A three-term MP from Mayiladuthurai, Mani Shankar Aiyar, now a Rajya Sabha member, is fighting for the seventh time from the same Lok Sabha constituency. He lost in 2009 to the AIADMK nominee. In a conversation with P.V. Srividya, Mr. Aiyar discusses Narendra Modi, the BJP’s alliance in Tamil Nadu and caste politics, among other things.
The DMK has hinted that it may support the Congress after the election. What’s your response?
It’s not only the DMK; everyone who is running scared of a Modi government, every secular Indian, wants to see a non-BJP government. We have noted what the DMK has said. Let’s see what the political situation is after May 16.
BJP calls its ‘rainbow alliance’ in Tamil Nadu a formidable one. Your take?
It’s a joke. Zero plus zero plus zero plus zero equals zero. The PMK [Pattali Makkal Katchi] and DMDK [Desiya Murpokku Dravida Kazhagam] can’t stand each other, and it’s a DMDK alliance, not a BJP alliance.
The BJP cannot win a single seat in Tamil Nadu, and if it does, it’ll be thanks to Pon Radhakrishnan [BJP candidate in Kanniyakumari constituency], whose father was a right hand man of Kamaraj. That will be a Congress seat masquerading as BJP’s.
You have been strident in your criticism of Modi. What do you make of opinion polls that project the BJP sweeping a comfortable 250-plus seats?
I don’t believe there will ever be a Modi-led government; secondly, if there is one, it won’t last; and thirdly, if it does, I’ll fight it till the end.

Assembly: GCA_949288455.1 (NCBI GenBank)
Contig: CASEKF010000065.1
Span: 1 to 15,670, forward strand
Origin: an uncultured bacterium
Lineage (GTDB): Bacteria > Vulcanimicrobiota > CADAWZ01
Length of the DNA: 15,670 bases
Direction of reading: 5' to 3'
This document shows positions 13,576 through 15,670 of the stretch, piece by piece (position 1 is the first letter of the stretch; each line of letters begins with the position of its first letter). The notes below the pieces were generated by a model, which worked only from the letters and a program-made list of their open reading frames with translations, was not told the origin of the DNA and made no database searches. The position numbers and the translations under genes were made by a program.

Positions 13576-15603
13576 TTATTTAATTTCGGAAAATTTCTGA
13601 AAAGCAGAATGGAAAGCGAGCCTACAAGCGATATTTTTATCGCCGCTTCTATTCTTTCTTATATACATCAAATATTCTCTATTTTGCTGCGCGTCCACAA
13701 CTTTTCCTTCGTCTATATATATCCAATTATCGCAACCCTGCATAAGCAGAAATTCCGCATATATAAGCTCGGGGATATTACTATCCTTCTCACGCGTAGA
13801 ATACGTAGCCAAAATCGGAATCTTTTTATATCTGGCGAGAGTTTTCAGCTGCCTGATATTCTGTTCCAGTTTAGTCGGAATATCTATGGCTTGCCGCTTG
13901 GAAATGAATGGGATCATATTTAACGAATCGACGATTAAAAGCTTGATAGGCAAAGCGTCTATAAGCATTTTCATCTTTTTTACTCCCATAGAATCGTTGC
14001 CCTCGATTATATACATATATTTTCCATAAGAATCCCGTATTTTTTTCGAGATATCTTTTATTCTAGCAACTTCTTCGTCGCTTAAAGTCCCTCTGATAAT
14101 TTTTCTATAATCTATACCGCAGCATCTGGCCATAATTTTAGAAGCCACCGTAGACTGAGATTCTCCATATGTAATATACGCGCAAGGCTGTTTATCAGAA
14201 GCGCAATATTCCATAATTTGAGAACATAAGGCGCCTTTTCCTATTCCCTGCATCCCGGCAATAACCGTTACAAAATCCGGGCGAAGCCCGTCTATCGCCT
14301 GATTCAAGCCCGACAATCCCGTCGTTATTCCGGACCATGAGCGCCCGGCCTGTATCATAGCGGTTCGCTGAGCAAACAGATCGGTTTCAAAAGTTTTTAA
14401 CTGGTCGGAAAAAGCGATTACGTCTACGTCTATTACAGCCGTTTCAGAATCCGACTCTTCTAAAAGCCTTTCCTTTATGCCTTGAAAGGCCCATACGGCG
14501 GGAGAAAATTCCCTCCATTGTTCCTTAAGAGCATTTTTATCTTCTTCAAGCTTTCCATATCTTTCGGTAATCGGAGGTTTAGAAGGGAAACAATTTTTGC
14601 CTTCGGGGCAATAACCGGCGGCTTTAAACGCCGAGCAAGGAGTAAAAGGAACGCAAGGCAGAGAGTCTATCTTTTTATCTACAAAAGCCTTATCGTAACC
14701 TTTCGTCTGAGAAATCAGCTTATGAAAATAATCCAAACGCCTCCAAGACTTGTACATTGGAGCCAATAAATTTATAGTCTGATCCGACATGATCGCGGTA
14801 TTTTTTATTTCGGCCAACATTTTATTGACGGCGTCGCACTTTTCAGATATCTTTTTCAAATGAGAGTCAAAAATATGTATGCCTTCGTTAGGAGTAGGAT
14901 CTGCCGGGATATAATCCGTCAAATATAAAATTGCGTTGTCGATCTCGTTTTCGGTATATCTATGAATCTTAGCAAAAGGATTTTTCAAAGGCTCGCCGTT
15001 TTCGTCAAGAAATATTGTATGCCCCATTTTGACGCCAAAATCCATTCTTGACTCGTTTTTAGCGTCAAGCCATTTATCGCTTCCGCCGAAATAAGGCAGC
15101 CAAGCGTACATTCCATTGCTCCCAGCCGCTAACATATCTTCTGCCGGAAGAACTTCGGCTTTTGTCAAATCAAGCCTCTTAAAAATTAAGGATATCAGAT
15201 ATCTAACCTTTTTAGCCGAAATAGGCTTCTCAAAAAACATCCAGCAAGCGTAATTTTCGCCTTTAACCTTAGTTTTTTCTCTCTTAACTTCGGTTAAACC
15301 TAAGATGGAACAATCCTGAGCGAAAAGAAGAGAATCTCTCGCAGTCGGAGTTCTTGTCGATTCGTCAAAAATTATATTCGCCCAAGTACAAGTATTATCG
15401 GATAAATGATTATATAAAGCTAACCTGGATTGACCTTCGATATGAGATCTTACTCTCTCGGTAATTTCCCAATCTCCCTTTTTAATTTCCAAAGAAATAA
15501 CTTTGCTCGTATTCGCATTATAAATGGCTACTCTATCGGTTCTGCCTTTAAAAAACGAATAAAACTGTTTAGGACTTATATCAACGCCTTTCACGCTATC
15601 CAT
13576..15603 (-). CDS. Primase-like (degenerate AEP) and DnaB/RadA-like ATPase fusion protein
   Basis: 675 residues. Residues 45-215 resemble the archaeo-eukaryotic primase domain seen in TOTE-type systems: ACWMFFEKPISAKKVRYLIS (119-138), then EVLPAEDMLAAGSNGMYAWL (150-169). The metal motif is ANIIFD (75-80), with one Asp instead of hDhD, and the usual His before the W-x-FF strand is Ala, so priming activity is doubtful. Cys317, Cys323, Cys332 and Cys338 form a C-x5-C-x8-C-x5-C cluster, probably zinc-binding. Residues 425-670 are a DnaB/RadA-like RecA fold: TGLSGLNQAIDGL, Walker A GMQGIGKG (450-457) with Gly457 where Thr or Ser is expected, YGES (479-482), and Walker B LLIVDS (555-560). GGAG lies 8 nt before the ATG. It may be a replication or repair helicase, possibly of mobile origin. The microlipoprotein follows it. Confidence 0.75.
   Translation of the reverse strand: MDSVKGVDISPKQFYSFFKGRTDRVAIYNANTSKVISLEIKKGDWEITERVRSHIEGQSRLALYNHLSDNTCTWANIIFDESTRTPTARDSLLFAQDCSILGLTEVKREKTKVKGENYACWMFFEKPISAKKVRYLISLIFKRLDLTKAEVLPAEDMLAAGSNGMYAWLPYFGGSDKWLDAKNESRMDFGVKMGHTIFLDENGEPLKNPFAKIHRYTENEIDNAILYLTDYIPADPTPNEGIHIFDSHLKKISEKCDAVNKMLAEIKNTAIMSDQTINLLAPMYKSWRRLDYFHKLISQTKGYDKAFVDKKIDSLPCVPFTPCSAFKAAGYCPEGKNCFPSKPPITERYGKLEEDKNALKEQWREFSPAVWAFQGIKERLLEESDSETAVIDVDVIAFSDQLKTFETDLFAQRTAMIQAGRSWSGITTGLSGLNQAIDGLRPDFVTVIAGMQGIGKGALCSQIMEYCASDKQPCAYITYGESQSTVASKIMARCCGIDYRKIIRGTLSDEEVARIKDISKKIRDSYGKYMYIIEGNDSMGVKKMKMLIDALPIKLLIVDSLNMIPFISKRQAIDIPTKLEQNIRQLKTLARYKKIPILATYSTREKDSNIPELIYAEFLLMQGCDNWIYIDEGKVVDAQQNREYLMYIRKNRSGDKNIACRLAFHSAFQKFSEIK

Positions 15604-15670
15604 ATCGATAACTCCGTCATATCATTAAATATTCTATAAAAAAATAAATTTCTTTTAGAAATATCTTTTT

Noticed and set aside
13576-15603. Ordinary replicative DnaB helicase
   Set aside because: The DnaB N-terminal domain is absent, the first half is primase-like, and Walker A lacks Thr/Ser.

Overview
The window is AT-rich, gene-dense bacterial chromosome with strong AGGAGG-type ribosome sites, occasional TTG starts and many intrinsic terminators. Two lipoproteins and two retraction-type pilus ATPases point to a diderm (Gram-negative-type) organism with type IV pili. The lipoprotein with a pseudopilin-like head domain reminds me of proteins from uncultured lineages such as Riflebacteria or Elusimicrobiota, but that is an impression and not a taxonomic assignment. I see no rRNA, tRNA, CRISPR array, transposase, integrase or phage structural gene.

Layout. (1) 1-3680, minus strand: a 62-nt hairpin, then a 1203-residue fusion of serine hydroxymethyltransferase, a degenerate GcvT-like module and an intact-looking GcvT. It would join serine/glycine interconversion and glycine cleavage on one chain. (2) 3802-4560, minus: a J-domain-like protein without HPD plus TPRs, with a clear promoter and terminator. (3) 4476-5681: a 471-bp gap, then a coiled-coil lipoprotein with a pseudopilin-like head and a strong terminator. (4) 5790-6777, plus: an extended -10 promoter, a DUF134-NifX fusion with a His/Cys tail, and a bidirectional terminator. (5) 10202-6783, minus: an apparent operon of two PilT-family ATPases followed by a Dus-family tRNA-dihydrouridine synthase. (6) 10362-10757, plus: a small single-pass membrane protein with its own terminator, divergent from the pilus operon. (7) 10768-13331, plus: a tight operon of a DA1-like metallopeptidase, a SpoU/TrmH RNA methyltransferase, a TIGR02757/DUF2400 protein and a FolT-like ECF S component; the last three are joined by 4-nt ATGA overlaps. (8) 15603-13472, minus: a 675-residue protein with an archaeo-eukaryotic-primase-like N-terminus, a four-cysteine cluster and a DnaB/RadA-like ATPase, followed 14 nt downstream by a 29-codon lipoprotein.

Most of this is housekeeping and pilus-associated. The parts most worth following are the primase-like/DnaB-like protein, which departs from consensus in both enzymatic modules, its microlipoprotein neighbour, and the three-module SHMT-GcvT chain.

Coming to your constituency, Vanniyars are a dominant caste group in Mayiladuthurai. Will that undercut your chances, with the PMK, an NDA constituent now, in the race?
No PMK candidate has ever won a parliamentary seat in Mayiladuthurai. That is because people don’t vote according to caste affiliations. Most of my workers are members of the Vanniyar Sangam, but not of PMK. Show me one party that does not have Vanniyars.
Caste-based politics is passé in the 21st century. It’s a question of class and it’s important to recognise that a vast majority of those who vote are poor. So long as our policies are pro-poor, we can be in the political race.
Tamil Nadu Chief Minister and AIADMK leader Jayalalithaa’s poll plank in the Cauvery delta region (of which Mayiladuthurai is a part) is her opposition to the Coal Bed Methane project and the Congress’s failure to implement the Cauvery Tribunal’s final award. Will it affect your prospects, as it is primarily a farmers’ constituency?
As the Chief Minister, it was her duty to undertake a detailed scientific study to establish conclusively that the CBM [project] is destructive. I share her concerns, but disapprove of her method. I am not a scientist, but I’m an aficionado of truth. She makes politics of everything. We do not have a scientific basis to determine if CBM should be encouraged or not.
Playing politics with essential requirements of people has been the bane of Dravidian politics and so long as they act to be tougher than the other they may win seats but not solve issues.
The final award’s implementation was delayed because simultaneously two courses were pursued, one in the Supreme Court, another in the Cauvery Tribunal. Ms. Jayalalithaa has no desire to settle the Cauvery issue, only leverage it for her temporary political purposes.